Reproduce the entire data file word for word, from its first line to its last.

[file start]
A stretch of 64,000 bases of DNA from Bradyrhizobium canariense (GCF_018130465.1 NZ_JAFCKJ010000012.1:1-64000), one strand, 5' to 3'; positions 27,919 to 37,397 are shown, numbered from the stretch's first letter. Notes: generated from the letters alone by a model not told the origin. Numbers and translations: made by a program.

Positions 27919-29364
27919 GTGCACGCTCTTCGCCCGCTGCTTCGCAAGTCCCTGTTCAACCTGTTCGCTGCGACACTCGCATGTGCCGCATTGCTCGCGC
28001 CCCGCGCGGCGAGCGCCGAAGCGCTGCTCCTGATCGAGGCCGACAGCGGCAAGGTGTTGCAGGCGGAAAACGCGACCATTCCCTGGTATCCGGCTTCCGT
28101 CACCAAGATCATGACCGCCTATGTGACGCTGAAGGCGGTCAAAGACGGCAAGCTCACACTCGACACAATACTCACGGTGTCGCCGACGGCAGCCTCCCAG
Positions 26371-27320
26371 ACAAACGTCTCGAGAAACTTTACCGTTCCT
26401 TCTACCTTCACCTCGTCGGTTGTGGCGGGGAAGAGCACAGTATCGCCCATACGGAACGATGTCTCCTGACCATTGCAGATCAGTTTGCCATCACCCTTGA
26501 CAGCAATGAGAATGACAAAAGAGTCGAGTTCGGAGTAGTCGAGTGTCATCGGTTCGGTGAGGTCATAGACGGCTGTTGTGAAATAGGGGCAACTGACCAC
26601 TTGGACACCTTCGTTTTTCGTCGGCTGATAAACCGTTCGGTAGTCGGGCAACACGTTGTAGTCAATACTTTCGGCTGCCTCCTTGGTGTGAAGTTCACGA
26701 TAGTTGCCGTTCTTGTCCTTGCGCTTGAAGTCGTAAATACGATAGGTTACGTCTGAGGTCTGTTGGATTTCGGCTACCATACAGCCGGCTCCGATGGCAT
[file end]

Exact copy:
A stretch of 64,000 bases of DNA from Bradyrhizobium canariense (GCF_018130465.1 NZ_JAFCKJ010000012.1:1-64000), one strand, 5' to 3'; positions 27,919 to 37,397 are shown, numbered from the stretch's first letter. Notes: generated from the letters alone by a model not told the origin. Numbers and translations: made by a program.

Positions 27919-29364
27919 GTGCACGCTCTTCGCCCGCTGCTTCGCAAGTCCCTGTTCAACCTGTTCGCTGCGACACTCGCATGTGCCGCATTGCTCGCGC
28001 CCCGCGCGGCGAGCGCCGAAGCGCTGCTCCTGATCGAGGCCGACAGCGGCAAGGTGTTGCAGGCGGAAAACGCGACCATTCCCTGGTATCCGGCTTCCGT
28101 CACCAAGATCATGACCGCCTATGTGACGCTGAAGGCGGTCAAAGACGGCAAGCTCACACTCGACACAATACTCACGGTGTCGCCGACGGCAGCCTCCCAG
Positions 26371-27320
26371 ACAAACGTCTCGAGAAACTTTACCGTTCCT
26401 TCTACCTTCACCTCGTCGGTTGTGGCGGGGAAGAGCACAGTATCGCCCATACGGAACGATGTCTCCTGACCATTGCAGATCAGTTTGCCATCACCCTTGA
26501 CAGCAATGAGAATGACAAAAGAGTCGAGTTCGGAGTAGTCGAGTGTCATCGGTTCGGTGAGGTCATAGACGGCTGTTGTGAAATAGGGGCAACTGACCAC
26601 TTGGACACCTTCGTTTTTCGTCGGCTGATAAACCGTTCGGTAGTCGGGCAACACGTTGTAGTCAATACTTTCGGCTGCCTCCTTGGTGTGAAGTTCACGA
26701 TAGTTGCCGTTCTTGTCCTTGCGCTTGAAGTCGTAAATACGATAGGTTACGTCTGAGGTCTGTTGGATTTCGGCTACCATACAGCCGGCTCCGATGGCAT